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Alyson’s Story – Silver Lining’s Playbook to NMO

Posted by: The Sumaira Foundation in NMO, Patient, Voices of NMO

With a vulnerable yet advocational heart, I would love to re-introduce myself to the NMO community! My name is Alyson Tignor (née Pugh) and I am so much more than my name. I am a daughter, sister, wife, mother, advocate, lover, and celebrator of life! My testimonial – All That Glitters Isn’t Gold -was TSF’s very first Voices of NMO story, published in 2014 (you can read it HERE) and I am SO proud to share an update nearly a decade later…

When I was diagnosed with NMO (almost 10 years ago!), it was a blessing. I had dealt with numerous years of misdiagnosis and hospitalization that led to roadblock after roadblock. It was almost as doctors did not know what to do with me so, they gave me the “worst case scenario” of my future and that was that. Along with a heavy dose of oral chemotherapy and steroids, I was sent home with the thought that I had MS and within 24 hours, I was paralyzed from the waist down. My mom was told by my physicians this would be my life moving forward but she didn’t accept that for a second. Words will never express how grateful I am that my mom made sure no one shared this with me in order for me to keep my “mind over matter” outlook! After a week’s time in the hospital, I went into a physical rehabilitation facility knowing I would walk again – there was no other option for me.

After relapsing in 2016, I was officially (and finally) diagnosed with NMO. It was the best thing that ever happened to me.

Yes, I had spent years on treatments that I shouldn’t have been on and had to endure learning how to walk again, but I finally had a diagnosis which meant getting on the correct treatment for me.  

Fast forward through countless infusions, hospitalizations, physical therapy, and much more, I am happy to share that I have been able to get married, have the most beautiful daughter, and live my dream thanks to impactful medical movements by the NMO community. I am able to live my life with an invisible disease that the majority of people know and oftentimes, my story feels like it is someone else’s and not my own.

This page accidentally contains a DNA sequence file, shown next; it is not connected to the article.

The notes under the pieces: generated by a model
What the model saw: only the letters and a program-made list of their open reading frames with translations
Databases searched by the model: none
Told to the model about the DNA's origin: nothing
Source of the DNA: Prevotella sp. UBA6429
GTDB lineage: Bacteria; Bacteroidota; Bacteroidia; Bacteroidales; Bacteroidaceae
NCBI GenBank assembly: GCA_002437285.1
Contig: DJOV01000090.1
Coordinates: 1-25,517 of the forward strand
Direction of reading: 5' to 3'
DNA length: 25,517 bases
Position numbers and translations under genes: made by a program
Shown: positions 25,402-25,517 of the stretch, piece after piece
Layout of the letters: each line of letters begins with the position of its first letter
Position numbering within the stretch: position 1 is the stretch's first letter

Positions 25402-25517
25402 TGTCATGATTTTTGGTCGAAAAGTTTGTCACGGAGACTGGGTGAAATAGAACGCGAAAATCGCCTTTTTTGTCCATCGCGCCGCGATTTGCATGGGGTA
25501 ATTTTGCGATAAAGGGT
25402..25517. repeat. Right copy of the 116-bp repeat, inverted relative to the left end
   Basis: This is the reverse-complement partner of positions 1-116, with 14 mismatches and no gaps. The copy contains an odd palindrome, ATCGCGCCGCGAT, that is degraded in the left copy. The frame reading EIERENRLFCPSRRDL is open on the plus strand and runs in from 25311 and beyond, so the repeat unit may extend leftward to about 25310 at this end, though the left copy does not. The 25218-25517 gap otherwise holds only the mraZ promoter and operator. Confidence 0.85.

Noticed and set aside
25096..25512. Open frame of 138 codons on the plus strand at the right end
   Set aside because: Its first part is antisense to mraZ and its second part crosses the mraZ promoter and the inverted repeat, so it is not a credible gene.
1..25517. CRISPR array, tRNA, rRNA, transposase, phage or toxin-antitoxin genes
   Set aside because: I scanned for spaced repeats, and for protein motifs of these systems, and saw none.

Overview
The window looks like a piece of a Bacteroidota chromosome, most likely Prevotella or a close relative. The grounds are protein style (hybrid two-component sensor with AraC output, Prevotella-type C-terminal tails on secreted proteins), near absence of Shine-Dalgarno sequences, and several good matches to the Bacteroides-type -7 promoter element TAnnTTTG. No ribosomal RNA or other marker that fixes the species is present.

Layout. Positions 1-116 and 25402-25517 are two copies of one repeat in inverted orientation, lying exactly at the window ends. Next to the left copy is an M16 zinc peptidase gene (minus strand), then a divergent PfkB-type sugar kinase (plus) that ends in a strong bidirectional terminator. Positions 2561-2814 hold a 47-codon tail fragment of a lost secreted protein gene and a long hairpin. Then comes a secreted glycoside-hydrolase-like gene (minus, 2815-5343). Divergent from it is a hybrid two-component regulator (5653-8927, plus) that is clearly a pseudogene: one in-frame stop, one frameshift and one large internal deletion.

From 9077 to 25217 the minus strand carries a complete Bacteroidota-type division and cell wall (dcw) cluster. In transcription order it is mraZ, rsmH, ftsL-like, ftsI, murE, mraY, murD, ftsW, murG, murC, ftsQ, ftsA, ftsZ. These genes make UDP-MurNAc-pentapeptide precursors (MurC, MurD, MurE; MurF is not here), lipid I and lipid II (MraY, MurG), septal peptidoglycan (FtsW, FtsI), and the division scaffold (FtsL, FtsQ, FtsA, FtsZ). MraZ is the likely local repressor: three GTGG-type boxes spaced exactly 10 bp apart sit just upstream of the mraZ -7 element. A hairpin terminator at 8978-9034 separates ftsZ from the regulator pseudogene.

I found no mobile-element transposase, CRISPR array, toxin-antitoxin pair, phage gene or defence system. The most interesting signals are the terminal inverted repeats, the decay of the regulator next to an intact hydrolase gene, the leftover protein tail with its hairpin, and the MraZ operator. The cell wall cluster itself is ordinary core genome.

Since being diagnosed with NMO, my biggest complaint is dealing with recurrent pneumonia (a side effect of my current treatment, Soliris). While Soliris has worked wonders for me in the beginning (zero infection for a year!) for NMO treatment, I have not been able to shake pneumonia off for over a year at this point. I am hopeful by working closely with my team of expert doctors, that we can find another treatment soon to avoid chronic illness and infection. 

All of this said, I am so thankful to have my wonderful, supportive family and to be a part of the NMO community – especially at The Sumaira Foundation! It is a blessing to be where I am toda, and I do not take this life for gratitude.

My biggest advice for anyone newly diagnosed with NMO is to first question your diagnosis and to allow yourself to absorb your diagnosis for as long as you need to! Also, make sure you keep an incredibly encouraging group of people in your corner who can advocate on your behalf when you cannot advocate for yourself. 

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